The evidence is overwhelming that He was raised.

And John is clear that the purpose for Jesus’ resurrection and subsequences is to establish His identity first of all the Christ, the long awaited Messiah of Israel, the Son of God.  This is borne out in the Gospel Sermons of Acts. Each sermon to a Jewish audience is built around the idea that Jesus is the Messiah. And each message to Gentiles it to demonstrate that Jesus is the Son of God and ultimate Judge of the human race.

He is not one of many, or one of a select few, He is the One.

John is quite specific in stating his purpose was to incite faith. He wants readers to Believe that Jesus is the Messiah, the Son of God.

Many contrast faith as something in the heart, rather than merely intellectual acknowledgment.  But that’s only part of the story.  If we had the time to dig really deep into the scripture we’d see that faith implies much more than a belief that is both heartfelt and intellectually satisfying, it leads to change in behavior and allegiance.  The Bible most frequently calls that repentance.

Interestingly, in Acts chapter 3, Peter commands the people to repent and believe, which is the inverse of how we usually talk. We normally ask people to believe and repent, but the conversion experience, at least our role in it, is so intimately interconnected, that we silly to talk about things like sequence.  Again, in Acts, Faith, Repentance, Baptism and receiving the Holy Spirit are seen in every conceivable order. I perceive that’s not an accident.  God would never want us to see conversion reduced to a formula. Salvation is His doing and His alone. Conversion, is our response to what He has done.

There are many places in the New Testament, Romans, Corinthians, Galatians, Ephesians, I Peter, where the entire human response to Jesus is summarized by just one of those words, sometimes it is faith, sometimes, baptism, sometimes repentance, and once, confession.  In each case, our complete response is assumed. The Bible knows nothing of unbaptized Believers. That’s a modern invention. At the same time, it knows nothing of unrepentant ones, or of unbelieving baptisms or faith that doesn’t produce repentance. Instinctively, we know that’s true, but we want to categorize our response or prioritize or create and order of response.  But in our hearts, we know the ultimate truth of the old song, ‘Trust and obey, for there’s no other way, to be happy in Jesus, but to trust and obey. ‘

John finishes his thought with, and that by believing you may have life in his name.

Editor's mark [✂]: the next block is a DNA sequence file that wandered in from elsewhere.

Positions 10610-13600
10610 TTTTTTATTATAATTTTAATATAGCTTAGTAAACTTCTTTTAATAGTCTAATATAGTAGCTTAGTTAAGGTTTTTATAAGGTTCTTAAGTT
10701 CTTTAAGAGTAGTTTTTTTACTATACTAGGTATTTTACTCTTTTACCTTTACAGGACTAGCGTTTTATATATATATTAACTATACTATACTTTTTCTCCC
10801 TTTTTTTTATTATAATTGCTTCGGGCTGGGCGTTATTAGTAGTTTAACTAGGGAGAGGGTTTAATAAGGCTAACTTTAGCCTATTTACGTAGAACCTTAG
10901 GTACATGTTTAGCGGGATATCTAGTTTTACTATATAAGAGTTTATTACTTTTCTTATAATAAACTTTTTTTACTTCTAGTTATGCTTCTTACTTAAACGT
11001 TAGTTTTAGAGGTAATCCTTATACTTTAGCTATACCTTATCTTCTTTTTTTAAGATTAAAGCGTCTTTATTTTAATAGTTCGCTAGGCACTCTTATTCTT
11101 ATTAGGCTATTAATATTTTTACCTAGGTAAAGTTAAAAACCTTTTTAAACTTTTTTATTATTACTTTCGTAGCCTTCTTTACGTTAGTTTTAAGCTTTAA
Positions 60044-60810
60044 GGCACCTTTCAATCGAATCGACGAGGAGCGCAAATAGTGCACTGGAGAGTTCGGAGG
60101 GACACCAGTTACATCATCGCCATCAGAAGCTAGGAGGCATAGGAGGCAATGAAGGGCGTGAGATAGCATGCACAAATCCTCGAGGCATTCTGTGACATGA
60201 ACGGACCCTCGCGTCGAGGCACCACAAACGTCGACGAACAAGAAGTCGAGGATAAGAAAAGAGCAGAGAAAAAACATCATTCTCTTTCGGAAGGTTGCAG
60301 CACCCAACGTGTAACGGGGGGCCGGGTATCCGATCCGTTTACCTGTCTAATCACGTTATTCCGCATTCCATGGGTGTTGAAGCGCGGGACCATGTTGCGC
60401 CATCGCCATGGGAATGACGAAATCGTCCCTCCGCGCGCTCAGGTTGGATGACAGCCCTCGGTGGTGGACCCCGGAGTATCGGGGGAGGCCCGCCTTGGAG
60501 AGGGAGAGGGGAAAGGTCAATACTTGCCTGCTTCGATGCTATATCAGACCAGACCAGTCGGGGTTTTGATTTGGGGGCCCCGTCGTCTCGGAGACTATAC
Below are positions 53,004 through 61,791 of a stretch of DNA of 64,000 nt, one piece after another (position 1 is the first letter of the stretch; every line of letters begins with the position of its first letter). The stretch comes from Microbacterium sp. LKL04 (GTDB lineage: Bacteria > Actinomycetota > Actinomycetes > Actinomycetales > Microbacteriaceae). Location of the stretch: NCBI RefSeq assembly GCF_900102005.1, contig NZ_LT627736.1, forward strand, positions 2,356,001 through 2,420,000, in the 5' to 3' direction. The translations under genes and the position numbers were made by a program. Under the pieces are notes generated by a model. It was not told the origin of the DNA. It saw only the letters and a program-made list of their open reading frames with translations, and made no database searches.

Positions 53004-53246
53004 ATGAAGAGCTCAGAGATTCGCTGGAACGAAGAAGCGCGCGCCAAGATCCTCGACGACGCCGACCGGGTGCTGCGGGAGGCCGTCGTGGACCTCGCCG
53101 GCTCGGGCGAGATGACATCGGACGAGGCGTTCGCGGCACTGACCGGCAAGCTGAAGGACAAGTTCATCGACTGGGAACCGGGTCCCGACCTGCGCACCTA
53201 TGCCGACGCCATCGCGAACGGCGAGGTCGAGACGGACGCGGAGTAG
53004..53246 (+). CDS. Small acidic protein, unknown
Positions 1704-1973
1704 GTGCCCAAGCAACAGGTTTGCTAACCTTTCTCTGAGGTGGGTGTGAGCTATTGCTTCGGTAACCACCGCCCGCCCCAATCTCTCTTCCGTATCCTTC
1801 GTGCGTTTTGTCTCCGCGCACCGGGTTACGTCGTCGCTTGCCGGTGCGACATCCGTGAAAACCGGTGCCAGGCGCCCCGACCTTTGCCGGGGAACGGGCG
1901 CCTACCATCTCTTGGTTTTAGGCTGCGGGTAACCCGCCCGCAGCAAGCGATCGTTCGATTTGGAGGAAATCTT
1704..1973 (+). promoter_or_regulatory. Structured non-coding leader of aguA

This is another passage that liberal and fundamental tribes of Christians have each claimed half rather than the whole.

For most of my life, liberals have emphasized how the life and teaching of Jesus will help us improve our lives here on this green ball we call earth. Those with a conservative bent, have emphasized eternal life and forgiveness of sin.

I am utterly convinced when we do that, we parse a word that was never intended to be parsed. He meant both.  Watch as we look at John’s Gospel, we are going to discover a Jesus who comes to give eternal life, and life to the full, here. Jesus, the Christ, the son of God, is Lord over all, both time AND eternity.

The Bible tells me so.

Next week, we’re going to go back to Chapter 1, where John blows up the arguments of those who claim Jesus was never Human as well as those who claim He is ONLY human. Please, don’t miss it. Do send your thoughts and question to me by email or via the comments feature on the website with the show notes.

Until then, be blessed and be a blessing.

 

 

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Book of Revelation: Weird, or, Wonderful?

Episode 42

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We’re finally here. We’ve made it through each book of the New Testament. I’ve had a ton of fun.  Starting next week, we’re going to spend 4 weeks in the Gospel of John, then we will move into a survey of the old testament.

Today, we’re going to race through the Book of Revelation.  For some it’s the most fascinating book in the Bible. For others it is terrifying and for still others, it is extremely confusing.

Rev 1:3  Blessed is he that readeth, and they that hear the words of this prophecy, and keep those things which are written therein: for the time is at hand.